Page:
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Jesus’ leadership is demonstrated in the incarnation through his integration of faith and commitment. Jesus warns “beware the yeast of the Pharisees and Sadducees” (Matt. 16:6, 11-12) whose influence, through Israel’s Temple and Torah, had become like pagan allegiance to principalities and powers (cf. Gal. 4:8-11; Rom. 5:20, 7:7-25). John’s audience, living within the Roman Empire, had witnessed idolatry taken to a new level, the deifying of the pagan state. Nero was the “symbol of political power that abuses its God-given authority.” Nero’s approach to leadership was the antithesis of Jesus, which is why he is characterized as the antichrist. Sadly, missionary endeavors at times have practiced variations of the conquest ethic of the Roman Empire, coercing conversion in the Name of Jesus!
What can we learn from Jesus’ leadership example and warnings to the churches in Revelation? While Paul encouraged churches to live in accord with civil law, John warns against becoming too comfortable. John’s churches appear therefore to be negotiating the margins of a corrupt society, seeking to avoid becoming “victims of social ostracism.” Christians today may also be ridiculed for their exclusivism and seduced into compromising their loyalty to Jesus. John’s churches may have been threatened with punishment for failure to participate in pagan idolatry, including sacrifice to Roman gods. The Nicolaitans, a religious sect with “Gnostic” tendencies in Ephesus and Pergamum, were denounced and “hated” for participating in syncretistic practices (cf. Rev. 2:6; 3:14-16; 3:20-24). How then should Christians follow Jesus’ lead in today’s society? Are Christians therefore to withdraw from trade guilds, dinner parties, legal transactions, political rallies, sporting events, and theatrical presentations? Was it openness to the surrounding Greco-Roman culture that Jesus rejected, or was it something else?
Participation, or lack of it, has profound impact on the character of a church’s witness. Perhaps Christians should witness to the servant-leadership of Jesus by demonstrating how it is possible to move with confidence through everyday life? Truth is “revealed supremely” in Jesus who was “obedient to the point of death” without considering his “equality with God something to be exploited” (Phil. 2:8, 6). John’s Revelation of Jesus has made plain the character of God who is willing to become a servant and die as a criminal in self-giving love.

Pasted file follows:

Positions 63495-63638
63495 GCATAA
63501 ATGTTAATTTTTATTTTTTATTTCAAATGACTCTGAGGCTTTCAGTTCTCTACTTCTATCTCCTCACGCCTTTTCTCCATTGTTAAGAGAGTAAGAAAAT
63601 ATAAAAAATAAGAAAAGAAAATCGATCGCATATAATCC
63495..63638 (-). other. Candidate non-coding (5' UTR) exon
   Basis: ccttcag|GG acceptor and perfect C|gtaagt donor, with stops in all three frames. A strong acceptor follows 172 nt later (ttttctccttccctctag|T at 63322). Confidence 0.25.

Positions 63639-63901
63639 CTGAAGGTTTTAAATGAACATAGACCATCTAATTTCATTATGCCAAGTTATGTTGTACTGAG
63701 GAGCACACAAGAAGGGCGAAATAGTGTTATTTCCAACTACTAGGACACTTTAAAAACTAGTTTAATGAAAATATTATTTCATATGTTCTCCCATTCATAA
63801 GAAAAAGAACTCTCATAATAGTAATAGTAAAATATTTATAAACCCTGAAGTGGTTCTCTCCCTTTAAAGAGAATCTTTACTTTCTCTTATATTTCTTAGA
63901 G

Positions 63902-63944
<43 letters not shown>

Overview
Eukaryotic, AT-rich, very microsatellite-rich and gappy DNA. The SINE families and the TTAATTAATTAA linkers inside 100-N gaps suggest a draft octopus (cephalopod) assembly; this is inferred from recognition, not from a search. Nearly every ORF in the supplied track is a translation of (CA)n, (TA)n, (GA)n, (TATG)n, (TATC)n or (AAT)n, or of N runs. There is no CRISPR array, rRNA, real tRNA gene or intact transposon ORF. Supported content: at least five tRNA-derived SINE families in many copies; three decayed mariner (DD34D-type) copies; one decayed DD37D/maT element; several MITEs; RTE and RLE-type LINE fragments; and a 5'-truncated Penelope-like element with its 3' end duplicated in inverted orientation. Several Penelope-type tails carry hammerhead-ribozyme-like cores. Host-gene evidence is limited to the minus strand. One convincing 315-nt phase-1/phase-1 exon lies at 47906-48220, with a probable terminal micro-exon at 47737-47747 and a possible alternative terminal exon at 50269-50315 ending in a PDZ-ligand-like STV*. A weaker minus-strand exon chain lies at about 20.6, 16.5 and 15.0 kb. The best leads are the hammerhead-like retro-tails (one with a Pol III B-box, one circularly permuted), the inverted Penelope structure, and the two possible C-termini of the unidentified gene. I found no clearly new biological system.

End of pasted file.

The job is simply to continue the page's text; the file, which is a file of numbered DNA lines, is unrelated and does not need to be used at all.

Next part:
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Revelation is cast with vivid imagery, influenced by the backdrop of “volatile times” in Jerusalem and Rome. By illustrating a cosmic struggle with satirical exaggeration, Revelation employs symbols intended for his first century audience, not clearly understood by subsequent generations. To illustrate, the Roman instrument of execution would not be found in the “seven churches;” the symbol of the cross is not found anywhere in the text. The “beast” (Rev. 17:7) and the “antichrist” (1 John 4:3) were understood to be Rome and Nero and Peter had already designated Rome as “Babylon” (1 Pet. 5:13). Demystifying the symbols allows the reader to again focus on the central figure, the “image of the invisible God” (Col. 1:15), the One “who was and is and is to come” (Rev. 4:8).
This powerful portrayal of the incarnation is coupled to John’s warning to the churches of the dangers of false “Gnostic” teachings, which inevitably lead to a lack of concern for Christ’s mission to all humanity. John reveals that the One who “emptied himself…being born in human likeness” (Phil. 2:7) is eternally incarnate, “every eye will see him” (Rev. 1:7). However, he is not merely physical; he does not only “seem” to have suffered physically. Likewise, he is not only spiritual. He is personal, a living soul who “became flesh and lived among us” (John 1:14). The revelation of Jesus’ incarnation confounds false teachings of dualism; he is God and human enthroned.
Today congregations are caught in a similar conflict between two extremes: One is the “secular” materialist view, which denies the miraculous, including the resurrection; and the other is the “super-spiritual” view, which tends to minimize Jesus’ incarnation and an ethical commitment to the surrounding world. The book of Revelation is about the “time” of “wrath” and “reward” for “all who fear [his] name, both small and great,” and included in that time of wrath is the destruction of “those who destroy the earth” (Rev. 11:18). The severe warning to John’s audience and churches today is this: distorting the truth of the incarnation will separate followers from Christ, from the reality of this life, and from responsibility for all of life. Failing to teach the incarnation leads to idolatry and immorality.
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